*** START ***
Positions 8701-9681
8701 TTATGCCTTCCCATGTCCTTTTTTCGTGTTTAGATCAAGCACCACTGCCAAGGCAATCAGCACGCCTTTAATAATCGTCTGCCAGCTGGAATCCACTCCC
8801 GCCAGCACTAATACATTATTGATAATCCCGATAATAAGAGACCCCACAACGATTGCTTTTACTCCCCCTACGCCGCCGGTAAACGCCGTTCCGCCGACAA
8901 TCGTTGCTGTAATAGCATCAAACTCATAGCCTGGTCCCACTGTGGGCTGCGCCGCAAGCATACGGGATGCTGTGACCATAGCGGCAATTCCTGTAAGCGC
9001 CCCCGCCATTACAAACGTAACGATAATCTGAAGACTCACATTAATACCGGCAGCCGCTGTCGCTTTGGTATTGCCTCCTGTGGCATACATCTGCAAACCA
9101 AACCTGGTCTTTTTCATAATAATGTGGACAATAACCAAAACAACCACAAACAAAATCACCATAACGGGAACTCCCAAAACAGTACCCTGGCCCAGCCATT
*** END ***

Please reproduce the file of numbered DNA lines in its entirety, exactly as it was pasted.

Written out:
Positions 8701-9681
8701 TTATGCCTTCCCATGTCCTTTTTTCGTGTTTAGATCAAGCACCACTGCCAAGGCAATCAGCACGCCTTTAATAATCGTCTGCCAGCTGGAATCCACTCCC
8801 GCCAGCACTAATACATTATTGATAATCCCGATAATAAGAGACCCCACAACGATTGCTTTTACTCCCCCTACGCCGCCGGTAAACGCCGTTCCGCCGACAA
8901 TCGTTGCTGTAATAGCATCAAACTCATAGCCTGGTCCCACTGTGGGCTGCGCCGCAAGCATACGGGATGCTGTGACCATAGCGGCAATTCCTGTAAGCGC
9001 CCCCGCCATTACAAACGTAACGATAATCTGAAGACTCACATTAATACCGGCAGCCGCTGTCGCTTTGGTATTGCCTCCTGTGGCATACATCTGCAAACCA
9101 AACCTGGTCTTTTTCATAATAATGTGGACAATAACCAAAACAACCACAAACAAAATCACCATAACGGGAACTCCCAAAACAGTACCCTGGCCCAGCCATT